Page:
Wild, treeless landscapes are becoming more wooded as climate change leads to warming temperatures and wetter weather, research suggests.
Trees and shrubs are spreading across the tundra and the savanna, transforming these vast, open areas that contain unique biodiversity, researchers say.
The dramatic changes to these regions – which account for some 40 per cent of the world’s land – could alter the global carbon balance and climate system, scientists say.
This is because woody plants store carbon, provide fuel for fires and influence how much of the sun’s heat is reflected back into space.
As well as affecting the climate, increasing woody plant cover could alter the unique biodiversity of areas home to diverse species including caribou in the tundra and elephants in the savanna, researchers say.
Rapid warming in the Arctic tundra – spanning northern parts of Canada, the US, Greenland, northern Europe and Russia – has increased shrub plant cover there by 20 per cent over the past 50 years, the study found.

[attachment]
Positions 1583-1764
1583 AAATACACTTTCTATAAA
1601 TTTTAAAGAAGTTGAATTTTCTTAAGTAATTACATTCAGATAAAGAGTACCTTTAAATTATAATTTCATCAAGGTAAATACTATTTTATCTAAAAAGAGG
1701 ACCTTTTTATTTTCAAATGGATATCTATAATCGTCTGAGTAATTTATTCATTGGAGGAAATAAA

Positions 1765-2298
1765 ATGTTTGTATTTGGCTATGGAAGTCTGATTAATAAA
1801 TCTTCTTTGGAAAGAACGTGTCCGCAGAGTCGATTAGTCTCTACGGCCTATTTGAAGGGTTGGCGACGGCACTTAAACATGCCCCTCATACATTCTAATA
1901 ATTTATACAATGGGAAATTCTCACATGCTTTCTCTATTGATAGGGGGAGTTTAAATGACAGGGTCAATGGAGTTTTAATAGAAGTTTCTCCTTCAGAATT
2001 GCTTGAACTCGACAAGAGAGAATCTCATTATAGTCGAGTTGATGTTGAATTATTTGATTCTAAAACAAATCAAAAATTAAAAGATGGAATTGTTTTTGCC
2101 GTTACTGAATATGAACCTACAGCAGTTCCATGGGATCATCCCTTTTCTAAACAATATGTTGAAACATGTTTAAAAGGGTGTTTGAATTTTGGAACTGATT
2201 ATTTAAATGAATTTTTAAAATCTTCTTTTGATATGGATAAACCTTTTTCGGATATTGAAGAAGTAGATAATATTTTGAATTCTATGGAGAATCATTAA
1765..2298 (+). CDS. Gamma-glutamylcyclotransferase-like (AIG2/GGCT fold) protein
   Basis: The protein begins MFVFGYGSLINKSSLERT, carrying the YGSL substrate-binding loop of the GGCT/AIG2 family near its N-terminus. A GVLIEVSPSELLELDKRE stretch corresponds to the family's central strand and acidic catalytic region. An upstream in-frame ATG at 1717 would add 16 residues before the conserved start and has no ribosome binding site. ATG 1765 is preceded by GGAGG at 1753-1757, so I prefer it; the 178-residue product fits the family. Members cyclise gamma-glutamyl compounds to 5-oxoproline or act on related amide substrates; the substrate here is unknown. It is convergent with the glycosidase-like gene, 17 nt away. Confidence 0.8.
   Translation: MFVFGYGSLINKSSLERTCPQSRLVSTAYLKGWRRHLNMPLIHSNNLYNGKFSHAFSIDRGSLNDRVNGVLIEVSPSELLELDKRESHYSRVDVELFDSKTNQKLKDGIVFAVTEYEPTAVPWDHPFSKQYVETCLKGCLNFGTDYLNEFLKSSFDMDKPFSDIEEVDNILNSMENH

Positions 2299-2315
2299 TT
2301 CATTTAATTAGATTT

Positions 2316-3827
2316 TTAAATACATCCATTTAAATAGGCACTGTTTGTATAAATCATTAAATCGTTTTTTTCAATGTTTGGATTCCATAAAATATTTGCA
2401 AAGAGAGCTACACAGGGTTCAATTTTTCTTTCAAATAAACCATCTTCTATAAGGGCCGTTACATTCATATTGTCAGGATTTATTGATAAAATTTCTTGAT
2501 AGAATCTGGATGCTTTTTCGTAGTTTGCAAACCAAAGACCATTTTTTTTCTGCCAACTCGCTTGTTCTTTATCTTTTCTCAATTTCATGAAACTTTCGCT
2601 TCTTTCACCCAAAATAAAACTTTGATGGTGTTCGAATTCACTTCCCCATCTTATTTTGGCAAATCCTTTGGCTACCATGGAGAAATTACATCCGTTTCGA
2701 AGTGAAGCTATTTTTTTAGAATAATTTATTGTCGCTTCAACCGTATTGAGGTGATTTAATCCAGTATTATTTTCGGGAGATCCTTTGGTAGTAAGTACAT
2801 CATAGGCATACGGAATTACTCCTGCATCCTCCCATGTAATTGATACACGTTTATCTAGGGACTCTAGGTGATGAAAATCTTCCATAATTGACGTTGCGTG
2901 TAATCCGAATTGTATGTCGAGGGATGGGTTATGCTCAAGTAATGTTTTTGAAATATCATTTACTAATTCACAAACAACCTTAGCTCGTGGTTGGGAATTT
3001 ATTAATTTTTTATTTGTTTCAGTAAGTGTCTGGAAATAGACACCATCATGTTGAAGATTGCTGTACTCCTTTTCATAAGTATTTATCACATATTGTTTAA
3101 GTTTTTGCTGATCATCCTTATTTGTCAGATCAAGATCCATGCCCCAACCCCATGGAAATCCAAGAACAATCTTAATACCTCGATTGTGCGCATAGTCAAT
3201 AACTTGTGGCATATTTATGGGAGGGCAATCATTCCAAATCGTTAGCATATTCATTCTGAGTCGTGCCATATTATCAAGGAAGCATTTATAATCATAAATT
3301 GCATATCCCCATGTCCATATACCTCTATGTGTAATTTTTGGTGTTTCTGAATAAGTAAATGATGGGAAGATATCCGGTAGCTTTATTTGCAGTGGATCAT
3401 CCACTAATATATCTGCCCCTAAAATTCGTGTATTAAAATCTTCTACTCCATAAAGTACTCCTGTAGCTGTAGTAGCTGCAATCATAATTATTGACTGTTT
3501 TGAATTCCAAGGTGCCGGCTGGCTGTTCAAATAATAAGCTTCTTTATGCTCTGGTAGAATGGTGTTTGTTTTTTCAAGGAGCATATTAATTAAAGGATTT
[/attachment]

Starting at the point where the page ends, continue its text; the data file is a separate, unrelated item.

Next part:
Expanding shrub cover could raise soil temperatures in the tundra, leading to thawing of the permafrost – frozen ground that contains nearly half of the world’s soil carbon.
Scientists found that shrub and tree cover in savannas – which include Africa’s plains, Australia’s outback and drylands of South America – rose by 30 per cent during the same period, as rainfall increased.
A team led by Edinburgh researchers carried out the largest global woody cover change study of its kind to date. They compared temperature and rainfall data with more than 1000 records of plant cover change from almost 900 sites across six continents.
The team also found that other factors – including wild fires and animal grazing patterns – affect shrub and tree cover, revealing that variables shaping the future of the tundra and the savanna are more complex than previously thought.
This research indicates the far-reaching effects of climate change across the planet. Uncovering the ways in which different landscapes are responding requires collaboration among scientists, and cooperation with local peoples to better understand the changes we’re seeing and their impacts from different perspectives.
The study, published in the journal Global Ecology and Biogeography, was funded by the Natural Environment Research Council and the University of Edinburgh.